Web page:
Être Dieu: Dalí versus Wakhévitch

etredieu1.jpg

Or should that be Wakhévitch versus Dalí? The so-called “Dalí opera”, recorded in 1974, is more an opera by Igor Wakhévitch (music) and Manuel Vázquez Montalbán (libretto) which is interrupted from time to time by Salvador Dalí’s shouts, squeaks, impromptu lectures and even occasional snatches of song. (Dalí couldn’t sing.)

etredieu2.jpg

Être Dieu has always been the least accessible of the Wakhévitch compositions, difficult to find and an uneven listening experience that sprawls over three discs. But the (deleted) Eurostar reissue looks very nice: three gold CDs and a thick booklet with a translation of the rambling cosmic scenario, all packaged in a blue felt box. I’ve been rewatching the best of the Dalí documentaries over the past couple of weeks so I’ve felt more accommodating towards Être Dieu than usual; I’m a Wakhévitch cultist, so any Wakhévitch is good Wakhévitch, but I still need to be in the mood for this one. The immediate pleasures are mostly peripheral: Igor’s synthesizers, Delphine Seyrig as one of the celestial components of Dalí’s “divine” character, plus Didier Batard and François Auger from Richard Pinhas’s rock outfit, Heldon, on bass and drums. The Heldon duo get to rock-out properly on the third disc. Buried somewhere in the intersection between this recording, Jean-Christophe Averty’s Soft Self-Portrait of Salvador Dalí (1970) and José Montes-Baquer’s Impressions de la Haute Mongolie (1976) is an intimation of how Dalí might have appeared (or misbehaved) as the Emperor in Alejandro Jodorowsky’s unmade film of Dune.

etredieu3.jpg

Previously on { feuilleton }
Dalí’s discography
The music of Igor Wakhévitch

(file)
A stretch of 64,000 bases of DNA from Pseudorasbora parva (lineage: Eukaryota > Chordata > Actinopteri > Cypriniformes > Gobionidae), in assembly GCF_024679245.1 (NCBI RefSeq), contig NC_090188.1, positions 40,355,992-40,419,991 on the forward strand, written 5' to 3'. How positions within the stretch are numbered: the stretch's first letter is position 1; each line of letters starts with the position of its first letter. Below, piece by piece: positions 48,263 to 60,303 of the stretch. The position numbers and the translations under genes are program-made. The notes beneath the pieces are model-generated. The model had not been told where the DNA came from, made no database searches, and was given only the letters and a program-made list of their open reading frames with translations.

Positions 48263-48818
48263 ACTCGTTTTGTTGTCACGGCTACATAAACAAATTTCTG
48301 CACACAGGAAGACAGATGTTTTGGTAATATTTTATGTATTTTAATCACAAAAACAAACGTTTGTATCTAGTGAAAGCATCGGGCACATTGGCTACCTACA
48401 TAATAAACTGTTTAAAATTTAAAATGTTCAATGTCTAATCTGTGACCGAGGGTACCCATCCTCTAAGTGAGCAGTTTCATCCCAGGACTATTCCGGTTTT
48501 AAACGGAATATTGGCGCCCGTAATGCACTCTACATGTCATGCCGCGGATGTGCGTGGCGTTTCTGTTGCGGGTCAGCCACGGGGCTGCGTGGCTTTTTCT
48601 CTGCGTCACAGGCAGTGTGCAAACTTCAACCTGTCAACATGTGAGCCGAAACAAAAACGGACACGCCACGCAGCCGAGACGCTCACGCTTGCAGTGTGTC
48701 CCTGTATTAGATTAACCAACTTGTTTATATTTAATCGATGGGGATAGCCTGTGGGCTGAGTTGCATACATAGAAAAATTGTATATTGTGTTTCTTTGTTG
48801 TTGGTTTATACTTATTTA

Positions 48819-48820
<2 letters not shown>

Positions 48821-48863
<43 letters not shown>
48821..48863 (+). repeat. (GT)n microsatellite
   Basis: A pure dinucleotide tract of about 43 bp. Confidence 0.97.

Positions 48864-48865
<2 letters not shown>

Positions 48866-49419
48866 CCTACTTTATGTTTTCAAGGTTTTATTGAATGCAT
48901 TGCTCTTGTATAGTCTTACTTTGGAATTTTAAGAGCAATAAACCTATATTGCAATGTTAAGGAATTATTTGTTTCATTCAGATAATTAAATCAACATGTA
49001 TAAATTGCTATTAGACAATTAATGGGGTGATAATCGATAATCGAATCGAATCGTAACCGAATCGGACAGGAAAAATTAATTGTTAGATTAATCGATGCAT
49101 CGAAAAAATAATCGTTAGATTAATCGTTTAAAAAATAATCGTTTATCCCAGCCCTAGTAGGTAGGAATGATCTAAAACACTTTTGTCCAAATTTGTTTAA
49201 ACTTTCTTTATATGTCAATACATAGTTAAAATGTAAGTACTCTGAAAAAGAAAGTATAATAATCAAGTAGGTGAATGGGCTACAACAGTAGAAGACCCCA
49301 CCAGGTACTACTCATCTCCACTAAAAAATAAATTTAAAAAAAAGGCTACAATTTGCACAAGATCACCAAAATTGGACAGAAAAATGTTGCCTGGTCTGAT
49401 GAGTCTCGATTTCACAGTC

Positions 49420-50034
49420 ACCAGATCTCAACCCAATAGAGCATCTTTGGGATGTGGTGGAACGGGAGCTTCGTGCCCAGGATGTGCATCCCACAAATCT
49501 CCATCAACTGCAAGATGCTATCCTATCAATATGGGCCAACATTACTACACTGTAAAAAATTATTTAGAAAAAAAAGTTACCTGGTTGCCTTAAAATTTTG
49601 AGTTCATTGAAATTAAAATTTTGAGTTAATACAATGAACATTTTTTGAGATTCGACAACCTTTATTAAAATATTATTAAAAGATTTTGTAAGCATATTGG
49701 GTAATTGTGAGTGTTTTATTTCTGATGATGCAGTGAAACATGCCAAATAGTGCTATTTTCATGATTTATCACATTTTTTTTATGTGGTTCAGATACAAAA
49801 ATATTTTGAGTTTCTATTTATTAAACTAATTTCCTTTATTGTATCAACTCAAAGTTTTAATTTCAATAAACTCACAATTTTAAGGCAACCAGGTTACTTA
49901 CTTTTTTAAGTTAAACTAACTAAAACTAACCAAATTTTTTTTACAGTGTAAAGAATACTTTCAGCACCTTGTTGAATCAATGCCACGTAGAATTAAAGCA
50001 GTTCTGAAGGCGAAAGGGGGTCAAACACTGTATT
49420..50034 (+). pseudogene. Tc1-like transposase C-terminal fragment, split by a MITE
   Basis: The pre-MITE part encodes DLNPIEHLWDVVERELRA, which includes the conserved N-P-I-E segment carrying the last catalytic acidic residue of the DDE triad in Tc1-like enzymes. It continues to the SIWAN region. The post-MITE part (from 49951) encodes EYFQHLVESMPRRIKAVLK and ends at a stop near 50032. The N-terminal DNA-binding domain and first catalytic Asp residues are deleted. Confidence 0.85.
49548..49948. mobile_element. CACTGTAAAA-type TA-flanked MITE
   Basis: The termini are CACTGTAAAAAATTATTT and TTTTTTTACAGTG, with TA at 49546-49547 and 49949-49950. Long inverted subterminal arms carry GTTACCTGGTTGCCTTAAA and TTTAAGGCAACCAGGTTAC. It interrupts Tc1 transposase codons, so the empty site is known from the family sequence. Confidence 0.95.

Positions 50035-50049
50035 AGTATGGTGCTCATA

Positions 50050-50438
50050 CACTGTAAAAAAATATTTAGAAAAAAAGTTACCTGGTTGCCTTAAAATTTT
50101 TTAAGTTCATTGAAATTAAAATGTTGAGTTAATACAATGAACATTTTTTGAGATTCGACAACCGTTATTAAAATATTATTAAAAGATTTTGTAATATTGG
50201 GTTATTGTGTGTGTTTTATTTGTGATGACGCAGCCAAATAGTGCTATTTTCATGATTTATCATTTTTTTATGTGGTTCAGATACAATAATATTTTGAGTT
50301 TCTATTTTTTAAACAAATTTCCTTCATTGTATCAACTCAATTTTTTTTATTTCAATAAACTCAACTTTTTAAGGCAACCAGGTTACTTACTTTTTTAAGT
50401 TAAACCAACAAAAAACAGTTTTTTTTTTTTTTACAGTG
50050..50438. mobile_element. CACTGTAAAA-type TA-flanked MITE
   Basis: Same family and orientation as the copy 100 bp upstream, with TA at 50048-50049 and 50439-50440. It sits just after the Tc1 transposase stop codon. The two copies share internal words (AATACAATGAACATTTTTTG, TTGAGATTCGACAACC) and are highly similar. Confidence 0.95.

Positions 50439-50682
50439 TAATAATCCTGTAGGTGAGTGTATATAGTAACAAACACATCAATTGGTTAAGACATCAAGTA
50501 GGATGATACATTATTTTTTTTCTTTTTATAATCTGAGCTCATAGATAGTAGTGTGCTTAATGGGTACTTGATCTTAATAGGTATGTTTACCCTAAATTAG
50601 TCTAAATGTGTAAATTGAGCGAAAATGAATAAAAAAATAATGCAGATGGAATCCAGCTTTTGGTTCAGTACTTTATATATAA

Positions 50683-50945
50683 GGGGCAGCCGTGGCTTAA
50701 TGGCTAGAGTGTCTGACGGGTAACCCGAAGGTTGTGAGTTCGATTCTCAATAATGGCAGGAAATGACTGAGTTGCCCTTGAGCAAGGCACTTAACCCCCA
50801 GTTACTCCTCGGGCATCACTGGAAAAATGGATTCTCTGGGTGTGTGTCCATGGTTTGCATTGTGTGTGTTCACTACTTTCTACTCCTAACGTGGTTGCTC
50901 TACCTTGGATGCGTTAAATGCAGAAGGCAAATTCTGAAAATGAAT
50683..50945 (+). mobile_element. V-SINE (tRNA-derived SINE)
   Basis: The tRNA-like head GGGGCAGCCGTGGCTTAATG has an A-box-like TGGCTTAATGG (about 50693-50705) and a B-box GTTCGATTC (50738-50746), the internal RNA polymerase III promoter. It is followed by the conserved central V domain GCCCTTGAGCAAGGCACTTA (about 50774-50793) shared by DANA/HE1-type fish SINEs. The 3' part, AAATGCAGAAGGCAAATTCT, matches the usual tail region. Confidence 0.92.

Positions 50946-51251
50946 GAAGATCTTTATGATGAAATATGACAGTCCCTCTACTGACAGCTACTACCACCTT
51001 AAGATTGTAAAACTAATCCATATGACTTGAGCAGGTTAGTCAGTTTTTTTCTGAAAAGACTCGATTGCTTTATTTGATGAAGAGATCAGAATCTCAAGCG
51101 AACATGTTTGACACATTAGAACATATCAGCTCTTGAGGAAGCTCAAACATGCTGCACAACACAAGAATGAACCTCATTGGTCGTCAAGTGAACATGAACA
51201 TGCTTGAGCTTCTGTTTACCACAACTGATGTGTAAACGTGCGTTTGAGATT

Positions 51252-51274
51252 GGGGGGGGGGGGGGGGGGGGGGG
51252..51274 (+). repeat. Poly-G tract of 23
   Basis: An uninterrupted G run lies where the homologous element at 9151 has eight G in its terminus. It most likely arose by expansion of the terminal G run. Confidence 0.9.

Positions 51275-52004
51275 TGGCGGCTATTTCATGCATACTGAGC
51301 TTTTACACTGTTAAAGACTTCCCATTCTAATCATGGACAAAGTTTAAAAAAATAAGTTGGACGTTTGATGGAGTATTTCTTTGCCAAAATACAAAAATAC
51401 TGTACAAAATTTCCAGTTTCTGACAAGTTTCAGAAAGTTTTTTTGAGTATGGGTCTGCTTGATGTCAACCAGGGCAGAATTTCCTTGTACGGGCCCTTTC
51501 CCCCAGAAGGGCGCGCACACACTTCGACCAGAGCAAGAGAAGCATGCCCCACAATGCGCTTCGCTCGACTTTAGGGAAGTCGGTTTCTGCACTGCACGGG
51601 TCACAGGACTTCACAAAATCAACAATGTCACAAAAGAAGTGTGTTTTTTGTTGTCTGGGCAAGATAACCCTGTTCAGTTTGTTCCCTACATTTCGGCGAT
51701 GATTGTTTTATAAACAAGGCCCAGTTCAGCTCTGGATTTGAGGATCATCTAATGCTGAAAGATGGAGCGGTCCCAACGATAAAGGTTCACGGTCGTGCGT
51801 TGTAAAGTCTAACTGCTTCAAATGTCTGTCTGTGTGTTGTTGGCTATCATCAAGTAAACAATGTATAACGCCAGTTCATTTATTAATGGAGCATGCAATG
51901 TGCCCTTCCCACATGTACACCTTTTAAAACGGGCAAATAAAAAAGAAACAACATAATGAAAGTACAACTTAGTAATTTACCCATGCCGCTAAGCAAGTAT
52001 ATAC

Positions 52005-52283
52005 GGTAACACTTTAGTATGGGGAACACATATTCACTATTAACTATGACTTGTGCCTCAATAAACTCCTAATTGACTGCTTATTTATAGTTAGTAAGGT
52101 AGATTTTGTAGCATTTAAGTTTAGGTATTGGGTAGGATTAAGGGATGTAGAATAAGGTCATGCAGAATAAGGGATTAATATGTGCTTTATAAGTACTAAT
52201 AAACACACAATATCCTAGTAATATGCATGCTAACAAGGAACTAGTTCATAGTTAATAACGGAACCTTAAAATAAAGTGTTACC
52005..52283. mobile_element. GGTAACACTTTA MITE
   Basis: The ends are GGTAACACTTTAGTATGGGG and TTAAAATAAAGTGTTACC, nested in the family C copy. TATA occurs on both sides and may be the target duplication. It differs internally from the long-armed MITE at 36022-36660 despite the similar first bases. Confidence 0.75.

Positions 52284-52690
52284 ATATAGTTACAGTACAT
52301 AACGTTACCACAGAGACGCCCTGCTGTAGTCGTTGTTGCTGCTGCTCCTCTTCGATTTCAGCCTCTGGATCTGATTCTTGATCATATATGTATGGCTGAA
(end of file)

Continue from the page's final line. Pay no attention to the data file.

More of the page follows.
Weekend links 478

trip.jpg

Poster by Tadanori Yokoo for The Trip (1967).

• Post of the week is this long-overdue introduction by Warren Hatter to the French rock and electronic music of the 1970s and 80s, a variety of Continental culture which has never commanded the same level of interest in the Anglophone world as its German equivalent. The music made in Germany in the 1970s became popular in Britain thanks to record labels UA and Virgin, and support from enthusiasts like John Peel, but the label “Krautrock” demonstrates how even a favourable form could be promoted in a manner not much better than a tabloid slur. French underground music, as Hatter notes, was never recognised enough to be explicitly labelled although the term “Eurorock” was common for a while in the UK music press, useful for avoiding the slurs while also ignoring national boundaries. Now that German music of the period has been thoroughly explored, resurrected and plundered, more attention may be given to the musicians across la Manche.

Related: Eurock, the long-running distributor/publisher/website/podcast; David Elliott’s Neumusik fanzine, 1979–82; Richard Pinhas: Electronique Guerilla – A Profile by Tony Mitchell; and (linked here before) a Discogs list, French Underground Rock—1967/1980.

• More music: The Flower Called Nowhere, a previously unreleased instrumental version by Stereolab, and Midsummer’s Queen by Meadowsilver.

• Hard Time for the Hardcore: Nick Pinkerton on the pleasure of long feature films, and a decent article once you’re past the stupid sub-heading.

• Coming soon from Strange Attractor Press: Bass, Mids, Tops, An Oral History of Sound System Culture by Joe Muggs & Brian David Stevens.

Anthony Quinn reviews It Gets Me Home, This Curving Track, Ian Penman’s collection of music essays.

Bajo el Sigo de Libra on the art of Touko Valio Laaksonen, better known as Tom of Finland.

• Territory of Dreams: Becca Rothfeld on the world of Bruno Schulz.

• Mix of the week: XLR8R Podcast 601 by Sa Pa.

• RIP Richard Williams, master animator.

A trailer for The Trip. RIP Peter Fonda.

The Trip (1966) by Donovan | Trippin’ Out (1967) by Something Wild | The Trip (1968) by Park Avenue Playground

Weekend links 474

moon.jpg

AS11-40-5877 (1969).

• A minimum of Moon-related links this week because this is a subject I always return to. Previous links to NASA’s photo archives are now redundant after they changed their website but the archive of photos from the Apollo missions are currently hosted on Flickr…while Flickr lasts, anyway. The Albums section features whole film rolls from each of the missions.